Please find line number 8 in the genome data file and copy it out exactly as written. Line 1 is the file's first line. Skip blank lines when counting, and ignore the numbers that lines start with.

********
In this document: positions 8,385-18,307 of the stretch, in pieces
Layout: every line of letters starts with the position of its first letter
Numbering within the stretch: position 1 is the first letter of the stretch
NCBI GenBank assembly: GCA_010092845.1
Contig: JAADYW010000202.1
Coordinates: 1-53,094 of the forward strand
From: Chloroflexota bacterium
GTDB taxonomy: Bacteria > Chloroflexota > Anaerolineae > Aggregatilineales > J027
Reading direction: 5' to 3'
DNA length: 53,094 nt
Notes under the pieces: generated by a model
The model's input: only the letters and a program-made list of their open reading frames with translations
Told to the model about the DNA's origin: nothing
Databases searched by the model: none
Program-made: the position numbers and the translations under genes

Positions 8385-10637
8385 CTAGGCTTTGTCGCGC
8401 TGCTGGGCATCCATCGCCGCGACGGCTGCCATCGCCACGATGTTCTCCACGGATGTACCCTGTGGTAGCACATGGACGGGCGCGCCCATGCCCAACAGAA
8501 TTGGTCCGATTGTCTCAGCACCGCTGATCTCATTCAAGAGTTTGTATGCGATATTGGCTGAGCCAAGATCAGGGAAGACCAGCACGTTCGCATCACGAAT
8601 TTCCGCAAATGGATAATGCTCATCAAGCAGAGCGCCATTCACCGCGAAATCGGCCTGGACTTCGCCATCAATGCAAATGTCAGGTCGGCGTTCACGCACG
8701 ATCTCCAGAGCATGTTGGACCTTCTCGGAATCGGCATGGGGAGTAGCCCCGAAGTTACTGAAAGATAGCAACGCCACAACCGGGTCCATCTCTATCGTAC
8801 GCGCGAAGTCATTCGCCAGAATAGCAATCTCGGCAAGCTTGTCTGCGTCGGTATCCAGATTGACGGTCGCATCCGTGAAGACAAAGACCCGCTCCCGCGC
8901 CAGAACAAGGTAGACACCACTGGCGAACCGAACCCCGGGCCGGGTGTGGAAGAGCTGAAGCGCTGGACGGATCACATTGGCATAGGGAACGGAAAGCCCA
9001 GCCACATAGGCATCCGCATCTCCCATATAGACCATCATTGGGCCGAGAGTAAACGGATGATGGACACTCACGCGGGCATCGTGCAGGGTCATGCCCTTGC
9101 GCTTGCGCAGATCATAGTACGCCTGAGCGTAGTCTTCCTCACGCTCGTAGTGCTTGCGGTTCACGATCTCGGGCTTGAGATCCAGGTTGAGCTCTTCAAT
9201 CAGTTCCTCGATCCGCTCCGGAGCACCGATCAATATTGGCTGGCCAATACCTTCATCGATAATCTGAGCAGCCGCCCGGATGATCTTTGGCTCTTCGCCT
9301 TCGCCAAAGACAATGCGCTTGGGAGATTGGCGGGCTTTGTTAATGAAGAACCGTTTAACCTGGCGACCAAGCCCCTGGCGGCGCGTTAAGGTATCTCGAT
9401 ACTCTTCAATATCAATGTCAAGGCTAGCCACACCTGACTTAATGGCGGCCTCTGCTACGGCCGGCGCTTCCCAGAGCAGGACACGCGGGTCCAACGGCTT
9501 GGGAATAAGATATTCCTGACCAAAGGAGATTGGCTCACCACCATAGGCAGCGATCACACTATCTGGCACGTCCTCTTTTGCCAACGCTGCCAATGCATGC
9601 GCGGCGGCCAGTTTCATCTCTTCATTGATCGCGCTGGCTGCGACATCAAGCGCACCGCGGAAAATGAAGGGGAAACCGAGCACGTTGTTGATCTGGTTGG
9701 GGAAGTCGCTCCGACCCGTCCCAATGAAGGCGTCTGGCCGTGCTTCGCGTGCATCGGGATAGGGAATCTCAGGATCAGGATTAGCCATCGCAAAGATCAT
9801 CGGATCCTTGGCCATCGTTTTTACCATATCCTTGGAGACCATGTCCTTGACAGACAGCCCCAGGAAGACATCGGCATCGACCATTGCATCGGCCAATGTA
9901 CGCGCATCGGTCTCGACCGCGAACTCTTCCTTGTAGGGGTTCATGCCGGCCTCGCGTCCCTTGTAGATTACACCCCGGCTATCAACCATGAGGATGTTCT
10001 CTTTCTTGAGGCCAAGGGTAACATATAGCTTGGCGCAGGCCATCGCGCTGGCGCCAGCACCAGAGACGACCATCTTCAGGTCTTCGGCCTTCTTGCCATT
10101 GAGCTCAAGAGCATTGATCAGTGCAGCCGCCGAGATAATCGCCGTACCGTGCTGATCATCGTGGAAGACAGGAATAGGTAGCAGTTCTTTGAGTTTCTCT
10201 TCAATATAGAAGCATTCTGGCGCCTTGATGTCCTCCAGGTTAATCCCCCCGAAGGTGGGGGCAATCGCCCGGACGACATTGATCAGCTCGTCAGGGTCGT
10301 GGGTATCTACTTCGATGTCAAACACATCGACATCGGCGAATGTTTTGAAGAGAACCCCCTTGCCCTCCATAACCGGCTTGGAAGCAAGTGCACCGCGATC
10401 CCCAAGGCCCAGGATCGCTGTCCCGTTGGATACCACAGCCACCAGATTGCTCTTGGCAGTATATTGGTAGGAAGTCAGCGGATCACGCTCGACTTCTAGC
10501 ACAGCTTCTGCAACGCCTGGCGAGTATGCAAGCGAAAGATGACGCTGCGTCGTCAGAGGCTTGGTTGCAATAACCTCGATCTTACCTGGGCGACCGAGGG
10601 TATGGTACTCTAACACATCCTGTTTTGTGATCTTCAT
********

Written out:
GTDB taxonomy: Bacteria > Chloroflexota > Anaerolineae > Aggregatilineales > J027